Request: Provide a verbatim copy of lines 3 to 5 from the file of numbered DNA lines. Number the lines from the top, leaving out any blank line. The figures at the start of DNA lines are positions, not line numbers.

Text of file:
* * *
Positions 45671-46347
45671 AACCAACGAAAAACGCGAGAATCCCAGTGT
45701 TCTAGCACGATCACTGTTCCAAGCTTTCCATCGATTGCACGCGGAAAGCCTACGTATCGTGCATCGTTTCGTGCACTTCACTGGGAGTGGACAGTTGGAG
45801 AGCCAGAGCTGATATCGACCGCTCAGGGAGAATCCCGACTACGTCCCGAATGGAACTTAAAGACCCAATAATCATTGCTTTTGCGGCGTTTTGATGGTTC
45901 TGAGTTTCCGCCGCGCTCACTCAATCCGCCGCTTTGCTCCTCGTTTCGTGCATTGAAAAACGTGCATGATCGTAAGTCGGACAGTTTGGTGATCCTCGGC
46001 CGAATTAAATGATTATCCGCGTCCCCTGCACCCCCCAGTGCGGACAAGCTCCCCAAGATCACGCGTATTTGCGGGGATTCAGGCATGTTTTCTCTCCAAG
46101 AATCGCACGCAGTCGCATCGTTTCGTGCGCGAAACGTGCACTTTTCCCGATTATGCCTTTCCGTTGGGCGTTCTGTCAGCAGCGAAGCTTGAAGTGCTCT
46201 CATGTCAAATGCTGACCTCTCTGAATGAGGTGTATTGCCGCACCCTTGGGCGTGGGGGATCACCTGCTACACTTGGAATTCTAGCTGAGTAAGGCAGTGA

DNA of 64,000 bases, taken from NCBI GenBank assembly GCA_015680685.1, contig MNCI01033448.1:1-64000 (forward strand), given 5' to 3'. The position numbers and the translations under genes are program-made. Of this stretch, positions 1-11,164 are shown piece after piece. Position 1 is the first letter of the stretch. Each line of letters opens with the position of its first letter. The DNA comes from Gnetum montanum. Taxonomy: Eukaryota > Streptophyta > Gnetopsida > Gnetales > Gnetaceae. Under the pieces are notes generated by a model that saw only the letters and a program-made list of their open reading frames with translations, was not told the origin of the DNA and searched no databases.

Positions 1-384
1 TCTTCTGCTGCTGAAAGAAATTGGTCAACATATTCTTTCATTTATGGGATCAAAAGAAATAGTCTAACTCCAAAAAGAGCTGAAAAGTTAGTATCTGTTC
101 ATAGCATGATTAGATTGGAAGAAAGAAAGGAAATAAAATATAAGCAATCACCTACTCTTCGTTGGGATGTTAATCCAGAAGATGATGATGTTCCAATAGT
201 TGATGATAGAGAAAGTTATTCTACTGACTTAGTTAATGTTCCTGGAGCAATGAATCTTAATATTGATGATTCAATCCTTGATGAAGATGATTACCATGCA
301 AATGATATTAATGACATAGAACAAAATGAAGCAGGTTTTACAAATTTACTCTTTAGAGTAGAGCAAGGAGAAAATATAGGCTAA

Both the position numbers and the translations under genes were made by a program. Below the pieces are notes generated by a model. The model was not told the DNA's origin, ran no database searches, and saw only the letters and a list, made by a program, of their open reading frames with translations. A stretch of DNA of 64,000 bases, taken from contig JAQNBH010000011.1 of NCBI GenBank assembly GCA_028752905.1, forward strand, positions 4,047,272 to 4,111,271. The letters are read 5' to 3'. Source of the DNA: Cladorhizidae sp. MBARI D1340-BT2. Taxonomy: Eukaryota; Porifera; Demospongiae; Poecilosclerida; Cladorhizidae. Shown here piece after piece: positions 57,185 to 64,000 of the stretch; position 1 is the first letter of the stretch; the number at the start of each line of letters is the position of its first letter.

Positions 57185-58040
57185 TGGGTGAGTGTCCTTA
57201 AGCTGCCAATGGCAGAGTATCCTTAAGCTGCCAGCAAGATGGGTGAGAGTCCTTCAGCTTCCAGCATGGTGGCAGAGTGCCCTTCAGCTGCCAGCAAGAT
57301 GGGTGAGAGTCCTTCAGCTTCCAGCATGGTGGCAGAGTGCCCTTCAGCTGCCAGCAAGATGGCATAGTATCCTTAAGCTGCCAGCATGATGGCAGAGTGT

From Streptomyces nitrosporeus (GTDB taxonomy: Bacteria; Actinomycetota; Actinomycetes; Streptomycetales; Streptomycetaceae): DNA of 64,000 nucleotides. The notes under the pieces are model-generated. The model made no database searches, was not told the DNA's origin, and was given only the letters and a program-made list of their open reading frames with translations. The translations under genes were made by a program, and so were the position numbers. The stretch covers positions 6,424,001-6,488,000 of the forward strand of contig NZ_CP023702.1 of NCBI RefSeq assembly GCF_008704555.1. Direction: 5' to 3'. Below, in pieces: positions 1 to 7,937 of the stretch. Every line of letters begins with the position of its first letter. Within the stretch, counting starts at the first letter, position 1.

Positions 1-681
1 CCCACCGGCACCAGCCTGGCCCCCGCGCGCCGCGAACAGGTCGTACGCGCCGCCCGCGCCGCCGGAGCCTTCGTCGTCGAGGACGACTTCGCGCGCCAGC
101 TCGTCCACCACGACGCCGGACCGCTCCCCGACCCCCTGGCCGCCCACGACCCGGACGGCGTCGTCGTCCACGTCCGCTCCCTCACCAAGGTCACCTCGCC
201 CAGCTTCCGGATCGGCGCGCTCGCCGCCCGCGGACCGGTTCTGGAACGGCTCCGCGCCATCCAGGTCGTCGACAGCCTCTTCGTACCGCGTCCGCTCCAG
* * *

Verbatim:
45701 TCTAGCACGATCACTGTTCCAAGCTTTCCATCGATTGCACGCGGAAAGCCTACGTATCGTGCATCGTTTCGTGCACTTCACTGGGAGTGGACAGTTGGAG
45801 AGCCAGAGCTGATATCGACCGCTCAGGGAGAATCCCGACTACGTCCCGAATGGAACTTAAAGACCCAATAATCATTGCTTTTGCGGCGTTTTGATGGTTC
45901 TGAGTTTCCGCCGCGCTCACTCAATCCGCCGCTTTGCTCCTCGTTTCGTGCATTGAAAAACGTGCATGATCGTAAGTCGGACAGTTTGGTGATCCTCGGC